SONAIYA KELLEY So I just realized Jordan Peele has a tell in his filmmaking technique. With “Us,” when the credits roll over the pan-out shots of the rabbits with the creepy song playing, it foreshadows Adelaide’s capture, and the shot/location is not revisited until the end when the real Red returns to the underground holding area. And with “Get Out,” when that creepy “Sikiliza” song is playing over the credits, it’s a shot of the forest where the final action takes place in the end with Rose and Chris. Very small thing, but I wonder if it’ll carry over in his future films?
MARK OLSEN I think Jordan Peele does give the feeling that everything that is packed into his films, "Us" in particular, is all very planned out and intentional. I think that's one of the reasons people are parsing "Us" so closely. Nothing feels accidental, even as the film feels sprawling and a bit messy.
JEN YAMATO Here's my craziest personal theory, after (only) two viewings: What if what we know of the Underpass and the tethered isn't quite correct? We only learn about the secret failed government experiment from Red's explanation to Adelaide of how the shadow people came to be. It's what she thinks happened; it is her subjective understanding. Well, she also thinks throwing a giant holding-hands murder party is going to correct decades of systemic abuse and neglect. What if she doesn't have the full picture herself?
Righteous as Red's odyssey is in her own way — she is herself a survivor and a leader, and from her perspective the tethered uprising is a valid and just action — she's also gone a bit batty down there all these years, and her sense of morality and justice is still grounded in the false optimism she absorbed, through 9-year-old eyes, from America circa 1986. “Us” has neither a morally reliable protagonist nor antagonist, which is what makes it so powerful a text to unravel.
MARK OLSEN I think this idea is so great, Jen. And it points toward one of my favorite things about the movie, that you actually can view the whole story from a perspective where the tethered are the heroes, like the rebel alliance fighting for freedom.
Which leads us to what may be the whopper of theories circulating around the internet: that somehow young Jason and his tethered Pluto were actually switched just like Adelaide and Red sometime before the story began. I thought this was a preposterous idea at first, but I may be coming around to it. Justin, watching the movie again, did this seem plausible?
JUSTIN CHANG I eagerly await Jen's rebuttal, but yes, after seeing the movie again, the notion that Jason and Pluto have already swapped places before the movie opens strikes me as not just plausible, but also eye-opening. It clarifies the strange unease that sets in when the Wilsons arrive at their vacation home — a home they come back to every year, which is crucial — and the suggestion that whatever is afflicting Jason (played by the remarkable Evan Alex), his lack of mental focus and physical coordination, is a recent development. It explains the strange physical and psychological bond that Adelaide and Jason (or rather, Red and Pluto) seem to share throughout the whole movie, the sense that they both know or suspect something the rest of us don't.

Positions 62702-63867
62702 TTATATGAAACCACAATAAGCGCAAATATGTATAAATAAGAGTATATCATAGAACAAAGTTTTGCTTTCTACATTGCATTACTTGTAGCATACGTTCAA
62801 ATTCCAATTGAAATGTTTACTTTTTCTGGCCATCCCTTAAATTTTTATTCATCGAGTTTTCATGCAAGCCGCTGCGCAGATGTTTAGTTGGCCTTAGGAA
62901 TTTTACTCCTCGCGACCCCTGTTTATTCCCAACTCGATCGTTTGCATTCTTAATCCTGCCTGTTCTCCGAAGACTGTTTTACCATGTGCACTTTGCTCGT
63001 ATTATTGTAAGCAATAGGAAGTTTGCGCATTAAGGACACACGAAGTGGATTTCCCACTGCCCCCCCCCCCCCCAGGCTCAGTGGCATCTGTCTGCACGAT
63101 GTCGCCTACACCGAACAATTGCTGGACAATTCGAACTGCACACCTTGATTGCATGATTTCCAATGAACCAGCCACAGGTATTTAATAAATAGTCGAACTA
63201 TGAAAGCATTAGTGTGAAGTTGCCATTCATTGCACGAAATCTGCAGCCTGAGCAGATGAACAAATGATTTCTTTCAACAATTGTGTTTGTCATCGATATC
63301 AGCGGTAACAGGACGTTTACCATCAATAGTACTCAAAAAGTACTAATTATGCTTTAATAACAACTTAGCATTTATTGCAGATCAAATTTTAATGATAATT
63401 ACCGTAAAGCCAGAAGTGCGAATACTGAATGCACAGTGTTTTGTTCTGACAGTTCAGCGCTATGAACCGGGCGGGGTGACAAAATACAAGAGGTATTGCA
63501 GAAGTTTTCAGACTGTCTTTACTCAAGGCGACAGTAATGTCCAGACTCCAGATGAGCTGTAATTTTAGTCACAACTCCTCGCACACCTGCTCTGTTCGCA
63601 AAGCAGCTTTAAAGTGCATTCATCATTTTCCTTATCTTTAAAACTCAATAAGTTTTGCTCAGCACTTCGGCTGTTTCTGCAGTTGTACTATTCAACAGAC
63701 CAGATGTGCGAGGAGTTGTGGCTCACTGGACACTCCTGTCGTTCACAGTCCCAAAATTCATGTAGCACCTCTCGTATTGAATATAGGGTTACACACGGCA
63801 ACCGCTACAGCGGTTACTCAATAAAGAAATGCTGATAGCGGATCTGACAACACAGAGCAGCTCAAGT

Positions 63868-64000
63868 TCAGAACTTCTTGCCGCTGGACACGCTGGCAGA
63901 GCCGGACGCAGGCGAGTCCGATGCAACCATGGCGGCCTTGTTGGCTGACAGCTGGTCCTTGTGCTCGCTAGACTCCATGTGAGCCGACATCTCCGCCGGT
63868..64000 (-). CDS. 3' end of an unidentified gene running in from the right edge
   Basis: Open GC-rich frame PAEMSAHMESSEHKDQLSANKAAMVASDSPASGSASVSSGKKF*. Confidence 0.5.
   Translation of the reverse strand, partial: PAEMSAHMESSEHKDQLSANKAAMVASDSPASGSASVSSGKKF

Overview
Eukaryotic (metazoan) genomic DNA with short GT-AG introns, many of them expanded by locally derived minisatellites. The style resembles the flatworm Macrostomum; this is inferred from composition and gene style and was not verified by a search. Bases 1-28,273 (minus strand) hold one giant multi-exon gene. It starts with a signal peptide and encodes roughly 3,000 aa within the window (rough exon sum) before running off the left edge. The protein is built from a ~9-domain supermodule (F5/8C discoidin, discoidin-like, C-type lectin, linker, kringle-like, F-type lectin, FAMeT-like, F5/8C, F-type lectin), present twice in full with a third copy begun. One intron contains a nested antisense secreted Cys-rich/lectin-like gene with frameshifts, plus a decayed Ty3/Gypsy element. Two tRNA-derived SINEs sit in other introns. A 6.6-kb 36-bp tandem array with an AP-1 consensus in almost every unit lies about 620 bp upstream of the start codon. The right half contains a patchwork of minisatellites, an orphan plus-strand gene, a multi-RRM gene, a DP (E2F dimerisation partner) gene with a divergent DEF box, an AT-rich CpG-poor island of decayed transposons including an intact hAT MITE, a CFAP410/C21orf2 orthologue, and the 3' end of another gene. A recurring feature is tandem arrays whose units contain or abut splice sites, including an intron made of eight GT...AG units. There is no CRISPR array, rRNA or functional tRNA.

Most of all, it makes sense of a scene that briefly drove me mad the first time I saw it: Shortly before the movie's climax, how does Jason, walking backward, manage to dictate Pluto's movements and send him to his fiery death? Well, if Jason is in fact Pluto and vice versa, then the until-recently tethered boy might still exercise some residual control over the newly tethered one's footsteps. What others have criticized as an example of the movie's incoherence, its conceptual overreach, now feels like a crucial piece in a brilliant overall design.
SONAIYA KELLEY I just don’t think the timeline makes sense. How would Pluto and Jason swap places? While they are back at their vacation home every year, this must be the first year Adelaide (really her tethered doppelganger) returns to the boardwalk, or many of the foundations of the film fall apart. I think Jason, though he struggles to focus, is way too articulate and curious to have formerly been tethered. I think Jason finally managed to catch on after he was kidnapped by Red (really Adelaide). He must have overheard her conversation with his mother during their struggle and noticed something amiss. I think Jason is the youngest so his imagination is still relatively unspoiled. He learned in the closet that Pluto’s movements mimic his; the scene with the car fire was likely just quick thinking.
JUSTIN CHANG: Hmm, Sonaiya, that all makes sense as well. I'm curious; what do you and Jen make of the burn scars on Pluto's face? They offer perhaps the strongest (and most disturbing) evidence for the Jason-is-Pluto theory, which is that every time "Jason" has been trying in vain to make his magic trick with the lighter work, in the sunken place "Pluto" has been matching his movements — and burning his face in the process.
SONAIYA KELLEY I hadn’t even connected Jason’s lighter trick with Pluto’s burns. I just took Red’s claim that he was attracted to fire at face value.
JEN YAMATO Agree with Sonaiya: The rest of the movie doesn't support this admittedly intriguing theory. But I do think Jason's mannerisms are a reflection of a secret tethered identity; he is half-tethered, after all! Where Zora takes after dad Gabe and would rather lose herself in digital distractions, Jason shares his mom’s sensitivity to the shadows.
The Jason-Pluto relationship is interesting and potentially informative, because it provides a contrast in the mechanics of the tether according to age. I assumed that the younger you are, the stronger your tether was to your other half. As you grow older — and develop a stronger sense of free will as an individual — the power of the tether weakens.
That might explain why Adelaide and Red as young girls in 1986 were drawn toward one another like magnets in the funhouse, but by their teenage years that tether had been warped like a bad signal. When tethered Adelaide dances “The Nutcracker” above ground, Human Red is resistant to and resentful of the link but still connected to the dance — even if exactly how the connection works remains a mystery.